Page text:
Charles T. Downey, CD reviews: A cellist’s solo “Trance.” / Egarr's French Suites
Washington Post, August 14

available at Amazon
J.S. Bach, French Suites R. Egarr (harpsichord)

(released on May 27, 2016)
HMU907583.84 | 105'33"
J.S. Bach’s keyboard suites should leap off the page and tickle the ear. The challenges are more pronounced on the harpsichord than on its modern equivalent, and one of the best at making the older instrument sparkle is Richard Egarr. Continuing to work his way through Bach’s keyboard works, Egarr has released a new recording of Bach’s “French Suites.” The poor cousins of the longer, more complex “Partitas” and “English Suites,” these “little” pieces, Egarr says, “are simply a collection brought together with no particular through story.”

Egarr takes considerable rhythmic freedom. He adds ornamentation, and not only on the repeats, making this a fine primer for pianists in how to embellish. Furthermore, the disc offers a mini-lesson in how to create a performing edition. The dances gathered in this collection probably began life as educational pieces for members of the Bach family. Bach’s wife, Anna Magdalena, his sons and his students copied some of them into their notebooks, providing a range of variants to be chosen from and studied. Following the “straight” versions of the six suites, Egarr has recorded four alternative tracks for the C Minor Suite, one variation of the Menuet and three versions of the Courante.

If this sounds like a dry academic exercise, it’s not. Egarr plays on a relatively new instrument, built by Joel Katzman in the Netherlands, modeled on the Joseph Johannes Couchet harpsichord owned by the Metropolitan Museum of Art. It has a broad range of possible registrations, all beautiful, increased because the player can divide the sound between the treble and bass halves of each keyboard, and Egarr seems to use all of them. Aficionados may be interested to know that in his tuning, Egarr has backed away from the Bradley Lehman “hidden temperament” that he used in his recordings of the “Goldberg Variations” and “Well-Tempered Clavier” in favor of his own modification of the Vallotti temperament, although the difference is probably imperceptible to most listeners.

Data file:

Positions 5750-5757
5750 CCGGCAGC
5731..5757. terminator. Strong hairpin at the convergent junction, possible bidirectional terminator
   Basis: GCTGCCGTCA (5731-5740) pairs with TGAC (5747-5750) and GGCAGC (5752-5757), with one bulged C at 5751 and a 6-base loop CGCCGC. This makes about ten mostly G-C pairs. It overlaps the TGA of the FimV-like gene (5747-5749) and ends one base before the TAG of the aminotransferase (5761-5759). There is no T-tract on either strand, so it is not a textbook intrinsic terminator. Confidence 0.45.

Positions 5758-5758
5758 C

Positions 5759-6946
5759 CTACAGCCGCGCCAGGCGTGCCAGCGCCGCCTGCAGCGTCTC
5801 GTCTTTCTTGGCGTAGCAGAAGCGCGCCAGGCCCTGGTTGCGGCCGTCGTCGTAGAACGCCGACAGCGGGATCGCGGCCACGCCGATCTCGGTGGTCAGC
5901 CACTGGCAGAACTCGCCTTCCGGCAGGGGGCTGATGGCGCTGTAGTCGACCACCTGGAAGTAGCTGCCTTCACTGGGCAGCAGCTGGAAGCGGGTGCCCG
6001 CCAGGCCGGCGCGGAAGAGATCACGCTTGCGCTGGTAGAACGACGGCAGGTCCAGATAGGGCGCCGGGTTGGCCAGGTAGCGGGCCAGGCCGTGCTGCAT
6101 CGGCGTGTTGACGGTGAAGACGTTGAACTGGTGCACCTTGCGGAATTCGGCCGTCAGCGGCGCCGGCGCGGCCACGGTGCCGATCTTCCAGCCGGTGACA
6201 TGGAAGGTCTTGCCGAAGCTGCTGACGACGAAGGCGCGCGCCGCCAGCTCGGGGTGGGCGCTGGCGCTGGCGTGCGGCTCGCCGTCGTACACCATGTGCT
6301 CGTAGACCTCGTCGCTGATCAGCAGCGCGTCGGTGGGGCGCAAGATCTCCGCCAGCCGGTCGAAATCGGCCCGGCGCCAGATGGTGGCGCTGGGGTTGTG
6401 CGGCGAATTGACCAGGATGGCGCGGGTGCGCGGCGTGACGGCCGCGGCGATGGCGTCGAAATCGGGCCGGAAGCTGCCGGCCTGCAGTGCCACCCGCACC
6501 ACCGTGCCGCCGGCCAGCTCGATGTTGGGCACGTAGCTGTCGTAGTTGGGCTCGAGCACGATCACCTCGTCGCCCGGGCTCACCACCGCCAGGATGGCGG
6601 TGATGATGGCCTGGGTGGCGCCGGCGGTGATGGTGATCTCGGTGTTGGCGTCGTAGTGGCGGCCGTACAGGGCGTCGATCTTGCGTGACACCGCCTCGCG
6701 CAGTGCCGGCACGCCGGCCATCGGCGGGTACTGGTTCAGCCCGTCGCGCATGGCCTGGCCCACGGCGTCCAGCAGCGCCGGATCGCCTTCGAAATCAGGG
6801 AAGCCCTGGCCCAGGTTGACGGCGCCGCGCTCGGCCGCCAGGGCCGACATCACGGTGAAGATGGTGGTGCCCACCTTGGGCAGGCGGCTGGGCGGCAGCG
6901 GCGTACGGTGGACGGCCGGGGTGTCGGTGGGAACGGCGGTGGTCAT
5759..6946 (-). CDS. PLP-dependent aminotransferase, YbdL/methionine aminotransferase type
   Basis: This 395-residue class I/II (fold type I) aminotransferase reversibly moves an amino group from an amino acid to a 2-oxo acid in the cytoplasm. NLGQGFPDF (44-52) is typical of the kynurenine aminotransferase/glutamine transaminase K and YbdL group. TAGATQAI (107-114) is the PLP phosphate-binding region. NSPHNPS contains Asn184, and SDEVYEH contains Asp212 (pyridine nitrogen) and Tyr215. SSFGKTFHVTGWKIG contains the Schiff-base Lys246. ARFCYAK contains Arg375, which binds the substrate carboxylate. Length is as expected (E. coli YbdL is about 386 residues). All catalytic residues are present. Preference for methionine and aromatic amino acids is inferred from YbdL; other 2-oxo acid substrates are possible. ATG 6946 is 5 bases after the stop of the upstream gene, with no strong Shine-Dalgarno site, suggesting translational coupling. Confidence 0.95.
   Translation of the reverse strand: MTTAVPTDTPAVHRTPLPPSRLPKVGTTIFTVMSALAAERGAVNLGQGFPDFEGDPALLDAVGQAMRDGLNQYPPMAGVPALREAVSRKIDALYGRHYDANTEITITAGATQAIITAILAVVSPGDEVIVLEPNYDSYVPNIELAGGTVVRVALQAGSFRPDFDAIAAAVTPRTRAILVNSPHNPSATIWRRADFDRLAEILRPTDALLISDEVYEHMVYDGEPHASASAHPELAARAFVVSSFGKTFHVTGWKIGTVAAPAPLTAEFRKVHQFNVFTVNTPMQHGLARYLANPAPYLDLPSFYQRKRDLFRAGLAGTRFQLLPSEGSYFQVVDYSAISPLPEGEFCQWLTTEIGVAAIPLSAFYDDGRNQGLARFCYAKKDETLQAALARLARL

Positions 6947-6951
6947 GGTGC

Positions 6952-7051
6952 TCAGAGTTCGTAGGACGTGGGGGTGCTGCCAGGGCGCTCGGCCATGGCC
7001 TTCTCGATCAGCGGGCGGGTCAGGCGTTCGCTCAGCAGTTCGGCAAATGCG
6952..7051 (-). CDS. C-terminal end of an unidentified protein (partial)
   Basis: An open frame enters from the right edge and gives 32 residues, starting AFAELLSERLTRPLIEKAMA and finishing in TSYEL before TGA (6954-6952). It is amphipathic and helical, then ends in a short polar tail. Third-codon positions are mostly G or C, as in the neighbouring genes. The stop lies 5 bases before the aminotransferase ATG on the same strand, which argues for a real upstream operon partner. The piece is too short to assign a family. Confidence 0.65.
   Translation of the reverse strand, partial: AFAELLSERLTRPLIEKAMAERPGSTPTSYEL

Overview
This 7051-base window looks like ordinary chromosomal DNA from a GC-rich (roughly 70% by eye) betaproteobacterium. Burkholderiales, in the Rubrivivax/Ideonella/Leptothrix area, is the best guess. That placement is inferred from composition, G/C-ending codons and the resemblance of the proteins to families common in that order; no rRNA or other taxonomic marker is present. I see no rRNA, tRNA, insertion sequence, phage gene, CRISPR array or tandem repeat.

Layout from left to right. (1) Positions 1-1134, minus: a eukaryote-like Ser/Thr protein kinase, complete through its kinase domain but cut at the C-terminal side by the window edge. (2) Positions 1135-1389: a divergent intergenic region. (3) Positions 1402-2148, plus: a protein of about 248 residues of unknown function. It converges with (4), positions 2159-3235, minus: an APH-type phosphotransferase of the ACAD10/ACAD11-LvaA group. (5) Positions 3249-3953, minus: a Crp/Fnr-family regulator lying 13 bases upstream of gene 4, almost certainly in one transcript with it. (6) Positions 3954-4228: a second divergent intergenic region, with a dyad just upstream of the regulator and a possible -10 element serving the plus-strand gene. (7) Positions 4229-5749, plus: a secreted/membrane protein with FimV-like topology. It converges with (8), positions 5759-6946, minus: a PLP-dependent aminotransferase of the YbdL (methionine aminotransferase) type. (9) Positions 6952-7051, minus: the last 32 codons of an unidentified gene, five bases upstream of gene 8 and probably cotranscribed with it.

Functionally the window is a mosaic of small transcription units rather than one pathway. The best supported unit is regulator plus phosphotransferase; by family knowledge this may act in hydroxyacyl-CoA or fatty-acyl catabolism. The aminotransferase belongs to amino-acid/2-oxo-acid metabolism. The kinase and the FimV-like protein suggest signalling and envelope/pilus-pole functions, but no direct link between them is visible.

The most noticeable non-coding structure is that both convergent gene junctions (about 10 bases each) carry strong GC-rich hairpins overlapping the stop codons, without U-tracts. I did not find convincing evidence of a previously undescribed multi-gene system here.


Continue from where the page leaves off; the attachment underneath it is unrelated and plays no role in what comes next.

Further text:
Most important, Egarr’s interpretative choices follow the sunny arc of Bach’s set, in which three suites in minor keys are succeeded by three in major keys. Bach creates a sort of crescendo of variety in the dances, increasing the number of optional dances (those falling between the sarabande and the gigue) from one in the first suite to an eclectically diverse four in the sixth suite. Egarr’s approach becomes more virtuosic and varied as he nears that final piece, especially in the ebullient gigues of the last two suites.
Harpsichord by Joseph Johannes Couchet (undated), Metropolitan Museum of Art, New York.

Goldberg Variations
Well-Tempered Clavier
English Suites


Forbes Classical CD of the Week

…in a way the additional highlight-disc, compiled from both versions, is a real kicker! A tasteful Best-Of that combines the strengths of both versions with the added bonus of brevity…

-> Classical CD of the Week: Orfeo And Counter-Orfeo


À mon chevet: 'Electra' (Olympics Edition)

À mon chevet is a series of posts featuring a quote from whatever book is on my nightstand at the moment.

book cover
[Orestes] went to the glorious gathering that Greece holds
in honor of the Delphic Games, and when
he heard the herald's shrill proclamation
for the first contest — it was a running race —
he entered glorious, all men's eyes upon him.
His running was as good as his appearance.
He won the race and came out covered with honor.
There is much I could tell you, but I must tell it briefly.
I do not know a man of such achievement
or prowess. Know this one thing. In all the contests
the marshals announced, he won the prize, was cheered,
proclaimed the victor as "Argive by birth,
by name Orestes, son of the general
Agamemnon who once gathered the great Greek host."